In 1934, Adolf Hitler declared himself Führer of Germany and set the stage for the bloodiest war the world has ever seen. The same year, a prolific German scientist called Johann “Hans” Andersag created the first effective chemical weapon in a battle that has claimed many more lives than World War II, a battle that becomes more intense each year.
Andersag and his team at the pharma giant Bayer created chloroquine (then called Resochin), for decades the primary drug against malaria, now the world’s second-deadliest disease after tuberculosis. Malaria kills anywhere from a million to 2.5 million people annually, mainly children and pregnant women. Global warming and resistance to known drugs threatens to make malaria a greater threat than ever.
While chloroquine later made Andersag famous—it was not developed for more than a decade because it was believed to be too potent for human use—he also created a lesser known chemical compound, Endochin. Now, 65 years after formulation, Endochin is the chemical inspiration for a promising new front against malaria.
On Wednesday, a team of scientists spread across 16 institutions in seven countries, reported in Science Translational Medicine the development of an Endochin-derived drug called ELQ-300, which they say is be 30 times more effective in treating malaria than atovaquone, a prominent drug with relatively mild side-effects. At doses 10 times lower than typically used, ELQ-300 completely protected mice from malaria caused by Plasmodium falciparum, a parasite that lives in the gut of the female Anopheles mosquito and passes on to humans when she bites. Plasmodium falciparum is the deadliest of five species of parasite that cause human malaria, accounting for nine of 10 deaths.
Plasmodium parasites are now resistant to multiple drugs, and there is a great, global quest under way to develop a replacement to chloroquine, the cheapest—and for decades—the most effective drug against malaria. Resistance is also developing to the next great hope, artemisinin, developed from a Chinese herbal medicine extracted from a wormwood plant. Scientists speculate it is a matter of time before artemisinin, too, is overwhelmed by the clever little parasite.
The trickiness of the Plasmodium falciparum parasite is particularly evident in the largely failed efforts since the 1970s to develop a vaccine against malaria.
“Even today it (a vaccine) remains out of reach, and for this reason healthcare providers must rely on a dwindling arsenal of anti-malarial drugs to treat the disease and combat drug resistance,” Mike Riscoe, a molecular microbiologist and principal investigator of the project—put together in 2009 by Medicines for Malaria Venture (MMV), an international non-profit foundation—told me in an email interview.
As it travels from a mosquito’s saliva into the human bloodstream, then enters and exits the liver, the parasite keeps flashing different proteins on its surface, cleverly flummoxing the immune system. As the immune system rushes to combat one protein, the parasite reveals another that the body’s defence has not yet recognized. With about 60 proteins to play with, the parasite is a formidable, mutating foe.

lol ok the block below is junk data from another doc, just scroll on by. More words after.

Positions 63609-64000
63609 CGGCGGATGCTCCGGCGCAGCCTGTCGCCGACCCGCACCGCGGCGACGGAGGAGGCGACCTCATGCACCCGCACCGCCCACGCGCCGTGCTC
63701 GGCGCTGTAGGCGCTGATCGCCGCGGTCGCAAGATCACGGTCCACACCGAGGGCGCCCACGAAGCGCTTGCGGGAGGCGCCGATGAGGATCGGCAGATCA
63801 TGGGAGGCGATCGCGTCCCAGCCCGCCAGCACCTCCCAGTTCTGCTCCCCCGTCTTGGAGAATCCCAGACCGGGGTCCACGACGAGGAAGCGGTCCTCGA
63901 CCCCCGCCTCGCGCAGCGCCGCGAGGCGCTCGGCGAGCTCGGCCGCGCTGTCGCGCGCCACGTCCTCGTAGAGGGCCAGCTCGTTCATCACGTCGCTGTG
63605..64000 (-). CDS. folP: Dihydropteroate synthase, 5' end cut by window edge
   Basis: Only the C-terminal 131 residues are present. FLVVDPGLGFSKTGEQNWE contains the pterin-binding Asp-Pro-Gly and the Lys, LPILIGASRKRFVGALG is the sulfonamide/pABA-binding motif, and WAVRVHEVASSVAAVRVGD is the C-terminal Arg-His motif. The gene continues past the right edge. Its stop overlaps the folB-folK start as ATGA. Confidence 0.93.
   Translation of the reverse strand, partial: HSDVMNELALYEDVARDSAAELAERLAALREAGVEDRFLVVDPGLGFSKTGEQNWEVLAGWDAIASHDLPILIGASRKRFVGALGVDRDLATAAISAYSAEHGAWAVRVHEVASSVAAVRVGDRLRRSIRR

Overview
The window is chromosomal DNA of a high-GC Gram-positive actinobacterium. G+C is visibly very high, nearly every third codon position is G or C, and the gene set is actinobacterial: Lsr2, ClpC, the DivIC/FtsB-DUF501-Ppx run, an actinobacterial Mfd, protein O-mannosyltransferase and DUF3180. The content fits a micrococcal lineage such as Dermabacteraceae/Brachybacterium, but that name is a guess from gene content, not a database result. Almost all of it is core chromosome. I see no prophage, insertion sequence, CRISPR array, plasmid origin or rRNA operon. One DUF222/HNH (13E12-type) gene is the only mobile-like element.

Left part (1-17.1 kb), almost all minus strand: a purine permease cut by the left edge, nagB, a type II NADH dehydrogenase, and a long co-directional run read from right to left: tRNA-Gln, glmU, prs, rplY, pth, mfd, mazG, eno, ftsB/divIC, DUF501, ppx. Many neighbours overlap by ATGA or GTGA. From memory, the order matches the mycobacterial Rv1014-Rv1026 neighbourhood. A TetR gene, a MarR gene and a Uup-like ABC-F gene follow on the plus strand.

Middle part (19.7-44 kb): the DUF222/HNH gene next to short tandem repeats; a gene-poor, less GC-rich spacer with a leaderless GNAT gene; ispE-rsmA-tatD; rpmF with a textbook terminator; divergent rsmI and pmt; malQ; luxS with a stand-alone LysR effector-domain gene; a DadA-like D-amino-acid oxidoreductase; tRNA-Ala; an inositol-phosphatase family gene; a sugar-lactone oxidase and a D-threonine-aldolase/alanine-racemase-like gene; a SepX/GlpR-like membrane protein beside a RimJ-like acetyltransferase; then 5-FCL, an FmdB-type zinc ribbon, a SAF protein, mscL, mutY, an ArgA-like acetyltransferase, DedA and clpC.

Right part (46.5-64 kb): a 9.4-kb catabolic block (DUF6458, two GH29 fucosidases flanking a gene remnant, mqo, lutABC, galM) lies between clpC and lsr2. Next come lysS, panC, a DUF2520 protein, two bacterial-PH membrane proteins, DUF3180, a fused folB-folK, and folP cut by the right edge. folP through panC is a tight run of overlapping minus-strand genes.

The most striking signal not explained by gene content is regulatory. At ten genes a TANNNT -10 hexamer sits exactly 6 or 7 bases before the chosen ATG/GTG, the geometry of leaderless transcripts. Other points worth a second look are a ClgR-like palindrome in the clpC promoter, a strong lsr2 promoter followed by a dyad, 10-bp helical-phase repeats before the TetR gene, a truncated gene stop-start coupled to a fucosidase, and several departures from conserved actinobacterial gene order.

This is why ELQ-300 is so promising. It is a multi-stage drug, which means it is effective during the parasite’s wanderings. It works by disrupting the mitochondria, which typically serve as the energy source in eukaryotic cells, the kind that make up everything from trees to ants to humans—and the malaria parasite. But in Plasmodium falciparum, the mitochondria serve a different primary function. They produce two of four building blocks that create the parasite’s DNA, its genetic blueprint. This was the discovery made by one of the laboratories of the research team, the Center for Molecular Parasitology at the Drexel University College of Medicine in Philadephia, US. They found that ELQ-300 could stop the creation of these DNA building blocks. Without these, the parasite cannot reproduce. Death is the result. “It works like a cyanide pill for the parasite without affecting humans,” said Akhil Vaidya, director of the Drexel Center.
ELQ-300 is easy to make—and cheap to produce—and small quantities are effective, especially if it is combined with other drugs to achieve a single-dose curative regime, instead of typical multi-dose regimens, said Riscoe, who expects the first human tests in two years. The drug has to undergo crucial safety tests in animals first, as the researchers stress.
Much could go wrong. The original experience with Endochin is instructive. The drug worked on birds, but human metabolism rendered it harmless. More than half a century later, the MMV team is confident that their Endochin modification, ELQ-300, will have the hardy Plasmodium falciparum in a spot of bother.
“It is also important to keep in mind that we will constantly need to feed the drug development pipeline of anti-malarials for the foreseeable future, just to keep ahead of resistance development, which is sure to arise,” said Vaidya. “ELQ-300 is an example of such pipeline priming.”
Samar Halarnkar is a Bangalore-based journalist. This is a fortnightly column that explores the cutting edge of science and technology. Comments are welcome at email@example.com. To read Samar Halarnkar’s previous columns, go to www.livemint.com/frontiermail-